BYRNE GRANT FUNDING -- (Extensions of Remarks - May 23, 2005)
HON. GREG WALDEN
IN THE HOUSE OF REPRESENTATIVES
MONDAY, MAY 23, 2005
Mr. WALDEN of Oregon. Mr. Speaker, I rise today with my colleagues from Nebraska and around the country on a most important matter-Byrne Grant funding. I appreciate the leadership of Mr. Terry and Chairman Souder on this issue as well as the work done by my fellow members of the House Meth Caucus to ensure that the needs of state and local communities are being met.
Byrne grants provide necessary federal resources that make possible enforcement and treatment programs undertaken by state and local governments to combat the illegal drug epidemic that is rampant throughout the nation, a plague that I've seen firsthand in communities throughout eastern, central and southern Oregon. Nowhere is the need for federal anti-drug resources more pronounced than in rural areas like Oregon's Second Congressional District, where entire communities struggle to cope with the proliferation of illegal substances and their devastating effects on families and communities.
According to an assessment conducted earlier this year by the Oregon HIDTA office, reducing funding for these programs would reduce interagency cooperation and intelligence sharing between local, state and federal law enforcement agencies. The assessment also found that operations by local taskforces on the front lines in the fight against illegal drugs would decrease by 25 to 75 percent. Without the federal funds received many local drug taskforces in Oregon would have to severely curtail operations, reduce staffing levels or even cease operations completely. Given the threat posed to children, families and communities by illegal drugs, these efforts to control the drug problem must continue.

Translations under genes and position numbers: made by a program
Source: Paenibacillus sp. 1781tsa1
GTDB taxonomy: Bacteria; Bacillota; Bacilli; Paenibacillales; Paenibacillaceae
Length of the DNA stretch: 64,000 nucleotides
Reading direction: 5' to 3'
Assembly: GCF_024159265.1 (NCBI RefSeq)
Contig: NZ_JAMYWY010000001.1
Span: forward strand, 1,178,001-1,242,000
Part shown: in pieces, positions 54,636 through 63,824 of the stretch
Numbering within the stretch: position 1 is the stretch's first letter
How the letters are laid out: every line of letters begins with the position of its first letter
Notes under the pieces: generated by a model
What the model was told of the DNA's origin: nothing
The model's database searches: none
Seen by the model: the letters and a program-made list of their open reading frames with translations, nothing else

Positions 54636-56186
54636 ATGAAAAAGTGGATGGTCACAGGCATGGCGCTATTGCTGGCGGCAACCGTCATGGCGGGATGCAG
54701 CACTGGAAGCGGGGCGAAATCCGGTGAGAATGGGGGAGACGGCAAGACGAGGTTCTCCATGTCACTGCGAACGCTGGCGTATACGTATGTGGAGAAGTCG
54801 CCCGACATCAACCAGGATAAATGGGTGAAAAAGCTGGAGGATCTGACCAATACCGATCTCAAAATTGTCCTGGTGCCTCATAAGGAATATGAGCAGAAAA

I want to again state my belief that Byrne Grant funding should be maintained at its current level as the House Appropriations Committee prepares to allocate funds to this and other critical anti-drug programs in the coming year.
The state of Oregon has historically received over $6 million in Byrne grants, a significant portion of which has been allocated to programs and projects in the Second District. Local task forces like the Klamath Interagency Narcotics Team, the Mid-Columbia Interagency Narcotics Task Force, the Central Oregon Drug Enforcement team, the Jackson County Narcotics Enforcement Team, and the Blue Mountain Narcotics Enforcement Team, which receives about one-third of its budget from Byrne Grants, would be devastated without continued support from federal anti-drug programs.
Mr. Speaker, earlier this year I conducted a series of seven town hall forums focused on production, distribution and abuse of illegal drugs, particularly the runaway problem of methamphetamine. While traveling throughout the Second District I heard again and again about the importance of federal resources to the outstanding efforts being conducted by state and local enforcement agencies and treatment and prevention providers. While I realize that we are in a time of strict budget constraint I strongly support these efforts and I will continue to do all I can to ensure that the federal government honors its commitment to fight the scourge of illegal drugs in our communities.